Programme no. 340-OP
Quality Improvement
Do Denmark, Sweden and other countries agree on recommendations for empiric first-choice antibiotic treatment of uncomplicated urinary tract infections?
Josephine M. Haslund*1, Marianne R. Dinesen2, Anni B.S. Nielsen*3, Carl Llor4, Lars Bjerrum5
1Section and Research Unit of General Practice, Department of Public Health,University of Copenhagen, Denmark,Copenhagen,Denmark, 2Section and Research Unit of General Practice, Department of Public Health,University of Copenhagen, Denmark,Copenhagen,Denmark, 3Section and Research Unit of General Practice, Department of Public Health,University of Copenhagen, Denmark,Copenhagen,Denmark, 4University Rovira I Virgili, Tarragona,Spain, 5Section and Research Unit of General Practice, Department of Public Health,University of Copenhagen, Denmark,Copenhagen,Denmark
* = Presenting author
Objectives: To compare national recommendations from European countries including Denmark and Sweden, and to examine recommendations for first-choice AB therapy of uUTI.
Background: Uncomplicated urinary tract infection (uUTI) is a common reason for antibiotic (AB) treatment in general practice (GP). The pattern of microbial resistance and the use of ABs vary between countries. During the last decade the resistance rate of E. coli to fluoroquinolone has increased mainly among Southern European countries. In Scandinavia, eg Denmark and Sweden, increasing resistance rate of E. coli to sulphamethizole and ampicillin is seen. All over Europe, E. coli is the most frequent aetiology of uUTI. The increasing antimicrobial resistance causes complications and increased mortality rates, this makes it important to agree on the most appropriate ABs for empiric first choice treatment.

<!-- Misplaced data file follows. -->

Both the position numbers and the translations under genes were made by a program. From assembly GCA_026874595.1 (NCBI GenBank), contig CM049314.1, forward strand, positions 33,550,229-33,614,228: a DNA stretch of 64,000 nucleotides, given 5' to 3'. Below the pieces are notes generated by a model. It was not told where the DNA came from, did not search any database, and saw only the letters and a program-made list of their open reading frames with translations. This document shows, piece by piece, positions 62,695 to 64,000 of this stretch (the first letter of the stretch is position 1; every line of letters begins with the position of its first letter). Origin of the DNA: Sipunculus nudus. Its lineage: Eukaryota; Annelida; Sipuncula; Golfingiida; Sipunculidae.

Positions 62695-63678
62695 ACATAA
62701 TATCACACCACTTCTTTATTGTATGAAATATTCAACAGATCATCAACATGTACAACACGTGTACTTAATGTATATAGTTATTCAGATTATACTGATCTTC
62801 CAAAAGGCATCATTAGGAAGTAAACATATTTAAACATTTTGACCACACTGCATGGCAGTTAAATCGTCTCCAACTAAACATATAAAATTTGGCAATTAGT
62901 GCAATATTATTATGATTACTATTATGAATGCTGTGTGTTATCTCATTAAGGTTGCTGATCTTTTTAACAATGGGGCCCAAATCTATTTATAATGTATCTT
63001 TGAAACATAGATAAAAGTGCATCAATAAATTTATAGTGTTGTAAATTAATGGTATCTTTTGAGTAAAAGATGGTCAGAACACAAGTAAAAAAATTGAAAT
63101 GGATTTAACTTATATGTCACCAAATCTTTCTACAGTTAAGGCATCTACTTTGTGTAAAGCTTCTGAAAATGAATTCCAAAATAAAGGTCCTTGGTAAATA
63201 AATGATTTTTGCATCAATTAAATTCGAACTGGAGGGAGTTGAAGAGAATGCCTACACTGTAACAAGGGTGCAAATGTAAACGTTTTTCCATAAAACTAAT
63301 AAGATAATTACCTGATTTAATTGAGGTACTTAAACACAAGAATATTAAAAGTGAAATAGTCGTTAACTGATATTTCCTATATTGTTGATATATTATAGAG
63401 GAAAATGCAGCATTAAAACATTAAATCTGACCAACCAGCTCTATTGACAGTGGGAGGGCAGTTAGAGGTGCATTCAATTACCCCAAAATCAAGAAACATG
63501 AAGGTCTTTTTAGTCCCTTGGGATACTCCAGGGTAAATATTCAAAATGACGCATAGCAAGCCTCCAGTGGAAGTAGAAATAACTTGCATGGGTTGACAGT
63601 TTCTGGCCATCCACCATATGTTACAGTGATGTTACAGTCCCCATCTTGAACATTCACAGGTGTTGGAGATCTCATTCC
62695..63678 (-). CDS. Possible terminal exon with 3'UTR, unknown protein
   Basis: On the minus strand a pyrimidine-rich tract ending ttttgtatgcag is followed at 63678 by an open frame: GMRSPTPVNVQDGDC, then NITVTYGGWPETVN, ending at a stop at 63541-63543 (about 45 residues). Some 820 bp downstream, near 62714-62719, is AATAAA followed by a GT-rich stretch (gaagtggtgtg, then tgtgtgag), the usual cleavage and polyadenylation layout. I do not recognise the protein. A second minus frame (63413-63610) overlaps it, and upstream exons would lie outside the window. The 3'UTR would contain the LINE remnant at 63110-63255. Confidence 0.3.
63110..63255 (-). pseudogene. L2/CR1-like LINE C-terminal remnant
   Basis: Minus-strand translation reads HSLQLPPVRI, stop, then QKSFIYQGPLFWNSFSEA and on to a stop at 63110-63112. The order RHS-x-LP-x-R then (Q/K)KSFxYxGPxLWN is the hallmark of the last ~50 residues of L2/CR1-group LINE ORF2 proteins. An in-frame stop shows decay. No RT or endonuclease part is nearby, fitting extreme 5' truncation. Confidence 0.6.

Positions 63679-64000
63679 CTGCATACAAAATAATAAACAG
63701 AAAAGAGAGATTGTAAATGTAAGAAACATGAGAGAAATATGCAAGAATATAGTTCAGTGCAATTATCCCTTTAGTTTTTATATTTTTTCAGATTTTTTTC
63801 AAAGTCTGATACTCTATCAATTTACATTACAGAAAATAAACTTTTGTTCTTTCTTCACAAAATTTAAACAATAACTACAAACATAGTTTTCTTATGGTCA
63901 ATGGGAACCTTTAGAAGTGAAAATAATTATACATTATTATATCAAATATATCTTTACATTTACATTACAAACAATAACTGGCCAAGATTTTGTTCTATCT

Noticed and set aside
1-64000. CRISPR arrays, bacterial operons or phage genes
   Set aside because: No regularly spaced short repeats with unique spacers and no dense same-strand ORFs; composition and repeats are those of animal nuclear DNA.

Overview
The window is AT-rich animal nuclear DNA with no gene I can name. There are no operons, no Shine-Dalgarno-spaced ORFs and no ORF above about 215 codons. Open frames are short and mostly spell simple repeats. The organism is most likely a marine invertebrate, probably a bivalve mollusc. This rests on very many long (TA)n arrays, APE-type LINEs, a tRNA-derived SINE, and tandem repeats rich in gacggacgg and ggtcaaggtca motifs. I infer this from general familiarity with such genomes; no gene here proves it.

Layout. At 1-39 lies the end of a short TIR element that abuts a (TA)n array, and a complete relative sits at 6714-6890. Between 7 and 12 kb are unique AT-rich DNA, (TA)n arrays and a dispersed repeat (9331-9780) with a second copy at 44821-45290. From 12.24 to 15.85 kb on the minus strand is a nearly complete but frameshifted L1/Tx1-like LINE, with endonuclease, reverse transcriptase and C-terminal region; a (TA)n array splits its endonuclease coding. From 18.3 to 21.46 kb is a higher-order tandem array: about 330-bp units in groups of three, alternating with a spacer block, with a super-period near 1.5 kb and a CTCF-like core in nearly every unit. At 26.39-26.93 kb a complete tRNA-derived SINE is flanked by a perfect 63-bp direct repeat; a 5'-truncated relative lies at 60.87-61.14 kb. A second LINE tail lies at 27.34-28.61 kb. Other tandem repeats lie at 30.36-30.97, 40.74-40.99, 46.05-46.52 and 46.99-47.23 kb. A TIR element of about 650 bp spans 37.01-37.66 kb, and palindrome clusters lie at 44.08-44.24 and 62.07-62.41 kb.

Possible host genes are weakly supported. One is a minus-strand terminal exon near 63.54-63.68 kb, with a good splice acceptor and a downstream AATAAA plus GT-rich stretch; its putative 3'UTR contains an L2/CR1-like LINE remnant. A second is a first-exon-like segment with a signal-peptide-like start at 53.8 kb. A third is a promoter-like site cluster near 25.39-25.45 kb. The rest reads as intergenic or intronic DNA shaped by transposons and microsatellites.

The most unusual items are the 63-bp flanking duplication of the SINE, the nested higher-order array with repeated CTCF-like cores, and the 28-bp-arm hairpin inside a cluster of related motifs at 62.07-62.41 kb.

Results: The 6 countries recommended 7 different ABs. 5 countries incl. Denmark and Sweden, recommended over one AB as first-choice treatment. Denmark and Sweden both recommended pivmecillinam as first-choice, and Sweden nitrofurantion too. Denmark was the only country recommending sulphamethizole, and Spain the only recommending fluoroquinolone and amoxicillin/clavulanic acid. 3 countries recommended ABs with a high rate (>10–20%) of resistant E. coli. All countries recommended minimum one AB with a low (< 5%) resistance rate.
Material/Methods: Recommendations from GP in 6 European regions were examined: North (Denmark, Sweden), West (Scotland), Central (Germany), South (Spain), and East (Croatia). Searches were done on PubMed, the Cochrane Library databases, Google, and Google Scholar.
Conclusion: Considerable differences in recommendations for empiric first-choice AB treatment of uUTI was found. The differences in first-choice treatment of uUTI, could not be explained by differences in local bacterial aetiology or by different patterns of antimicrobial resistance. Despite resistance rates >10–20%, sulphamethizole, trimethoprim or fluoroquinolones were recommended in 3 of 6 countries.
Points for discussion: How can we reduce and control the increasing antimicrobial resistance? What do GPs need in order to reduce inappropriate AB prescribing for uUTIs in the Nordic countries?